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An artifact of racism: a Connecticut Klan robe

Video transkripsjon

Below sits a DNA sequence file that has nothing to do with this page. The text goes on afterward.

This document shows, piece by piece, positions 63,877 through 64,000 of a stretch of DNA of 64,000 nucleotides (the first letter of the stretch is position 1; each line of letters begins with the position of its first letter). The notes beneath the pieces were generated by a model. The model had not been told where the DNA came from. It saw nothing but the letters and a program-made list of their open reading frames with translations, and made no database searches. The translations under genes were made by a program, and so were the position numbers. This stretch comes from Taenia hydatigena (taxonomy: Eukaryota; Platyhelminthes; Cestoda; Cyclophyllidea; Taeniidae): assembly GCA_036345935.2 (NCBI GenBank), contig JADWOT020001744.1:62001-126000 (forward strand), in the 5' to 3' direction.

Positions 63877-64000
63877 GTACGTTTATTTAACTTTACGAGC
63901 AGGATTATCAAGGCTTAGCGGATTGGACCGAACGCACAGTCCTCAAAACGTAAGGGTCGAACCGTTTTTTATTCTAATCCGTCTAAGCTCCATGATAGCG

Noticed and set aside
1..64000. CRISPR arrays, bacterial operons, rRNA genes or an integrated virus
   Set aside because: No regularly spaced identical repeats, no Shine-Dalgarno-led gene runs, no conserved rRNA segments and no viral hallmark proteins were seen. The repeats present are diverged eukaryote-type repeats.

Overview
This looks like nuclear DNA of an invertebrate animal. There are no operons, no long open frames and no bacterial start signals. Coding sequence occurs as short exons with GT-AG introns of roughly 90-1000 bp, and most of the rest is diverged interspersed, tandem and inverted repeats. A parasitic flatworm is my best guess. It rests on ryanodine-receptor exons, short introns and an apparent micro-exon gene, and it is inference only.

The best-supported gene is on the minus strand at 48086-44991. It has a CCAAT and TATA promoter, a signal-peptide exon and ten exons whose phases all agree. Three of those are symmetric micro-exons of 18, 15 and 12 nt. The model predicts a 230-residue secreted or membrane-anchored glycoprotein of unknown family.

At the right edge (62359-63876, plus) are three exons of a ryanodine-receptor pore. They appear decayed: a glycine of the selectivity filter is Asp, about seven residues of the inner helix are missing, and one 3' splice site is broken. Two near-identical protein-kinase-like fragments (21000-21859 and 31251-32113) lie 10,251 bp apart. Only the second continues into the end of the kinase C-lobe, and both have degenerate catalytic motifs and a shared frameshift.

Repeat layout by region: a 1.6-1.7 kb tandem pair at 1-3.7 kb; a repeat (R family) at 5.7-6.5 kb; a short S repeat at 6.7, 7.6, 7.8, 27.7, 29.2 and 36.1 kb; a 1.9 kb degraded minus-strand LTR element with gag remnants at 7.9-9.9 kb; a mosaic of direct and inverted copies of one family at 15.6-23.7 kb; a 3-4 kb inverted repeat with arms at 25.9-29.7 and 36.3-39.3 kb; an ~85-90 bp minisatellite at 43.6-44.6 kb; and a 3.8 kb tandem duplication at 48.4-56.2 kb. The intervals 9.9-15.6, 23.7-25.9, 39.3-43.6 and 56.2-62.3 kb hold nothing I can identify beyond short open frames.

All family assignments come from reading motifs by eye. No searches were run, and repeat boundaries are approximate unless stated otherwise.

(lively piano music) - [Narrator] We're in the Motley Study Center, part of the Amistad Center for Art and Culture, housed in the Wadsworth Atheneum in Hartford, Connecticut, looking at one of the most troubling objects that I've ever worked with. This is a robe from the Ku Klux Klan that dates to about 1928. I think in the north we have this reassuring myth that the Klan is of the south, but this is from Connecticut, this is from New England. - [Narrator] One of the things we'd like to remind people is that there was slavery here in Connecticut and then Klan was active here as well and was a significant presence into the 20th century. - [Narrator] Most of the videos that Smarthistory focuses on are looking at subjects that are things of beauty, paintings and sculptures that are technically excellent, that are intellectually profound. This is an object that is very different but it is a part of our material culture. It is a part of our history and it is a history of terror that should not be forgotten. - [Narrator] This came into the collection pretty recently and there was an intense conversation about why we would have it, what it would mean to bring it to this collection that is primarily a resource for celebrating black history and the achievements of African Americans. But this is a collection that represents the highlights and the struggles of African Americans and others to push for freedom and equity across the centuries. And so we have an obligation to celebrate the stories that are important but also to confront and to challenge. - [Narrator] Maybe it makes sense to spend a moment giving a quick history of the Ku Klux Klan. - [Narrator] I certainly think of the Klan and it's earliest moments as being local and tied to the history of enslaved blacks needing to be controlled and managed as a constantly resisting and struggling population of workers. In the years after emancipation we see the Klan emerge as a force but still a local force. Still doing the work to control people and not thinking of themselves as this vast national conspiracy. - [Narrator] This transformation into a national fraternal order is helped along by Hollywood. - [Narrator] In the late 19th century the images that we have of Klan activity present us with carnival characteristics, people with big puppet heads or animal heads and furs and that does change as we get into the 20th century and an important impetus for that is The Birth of a Nation, the film and the costuming and the people's realization that that could be appropriated and put to use in daily life. - [Narrator] And so in the wake of D. W. Griffith's film which is often credited with being the first feature length film in American history. A film, by the way that was shown in the White House, a film that enjoyed broad popular acclaim and is often credited with reviving the Klan and heroizing it, has the effect of creating this national organization of terror. And it is at about this time that the Klan becomes a centralized organization with centralized control. - [Narrator] Griffith's film helps to galvanize the NAACP as people are out there protesting this film and working hard to keep it from being shown in places. It also perpetuates the myth of rape as the cause of lynching, so lots of activism around that as well. So for black activists and people who are committed to the civil rights struggle, it is a watershed moment and while we don't think of it as also giving birth to the Klan costume, it's also doing that work. - [Narrator] It's important to remember that the Klan was not only intent on forcing African Americans as it had so much in the 19th century but was reacting against the influx of immigrants, especially of Catholics, of Jews, of Eastern and especially Southern Europeans. But the focus remains clearly on enforcement against African Americans. It is a movement that arose against the autonomy that was claimed by former enslaved peoples. - [Narrator] The Klan at it's root is definitely a white supremacist project. Whether it's controlling and dominating people of African descent in the south who were either enslaved workers or free workers and trying to make sure that they either stay put or they worked in a certain way or remained poor (laughs) or lost property. Or whether it's looking at new immigrants, who the Klan did not see as white, showing up to challenge their domination. It's still a white supremacist project. - [Narrator] This robe was meant to transform it's wearer into a member, into a symbol, into a non-individualized member of a larger group. I can tell from the stitching, from the cloth, this was a mass produced object, meant to be inexpensive and as a result to reach the widest possible audience. - [Narrator] It's the cheapest model. It's a basic cotton without a lot of ornamentation. We have seen images of the catalog where you could purchase this piece. It's really smartly designed. - [Narrator] One of the things that it was intended to achieve was to create a sense of a larger than life figure. And one of the ways that that was created was the addition of the cape to accentuate the breadth of the shoulders of the wearer. - [Narrator] It gives permission for the person who's wearing it to act outside of societal boundaries, that they no longer need to follow rules, that they can act violently without fear of retribution. - [Narrator] We haven't had this piece in the collection for very long. We've had it on exhibition, it's been a prompt for other institutions around the region that have had complicated material that they haven't shown, to bring those things out and have conversations about what it means to have racist material from early 19th century, what it means to have Klan robes and that's been a really great thing to just learn from each other about what these things mean to Connecticut history. It's also allowed us to talk about things that we feel we need to talk about here in Hartford and in Connecticut and to push us as an institution. And given what's happened in America in the past two to three years, it's been important to think about confronting these bigger questions. So when David Duke gets to stand on the stage at HBCU in Louisiana as a candidate, given his history with the Klan, it's important that we have a Klan robe in our collection and we're able to remind people that the things you think you may remember about the Klan, well these are the things that we know about the Klan and as people are marching in Charlottesville and talking about blood and soil with tiki torches, it's important to have these artifacts that we can go to and remind people of that history because it's just too easy to forget. (lively piano music)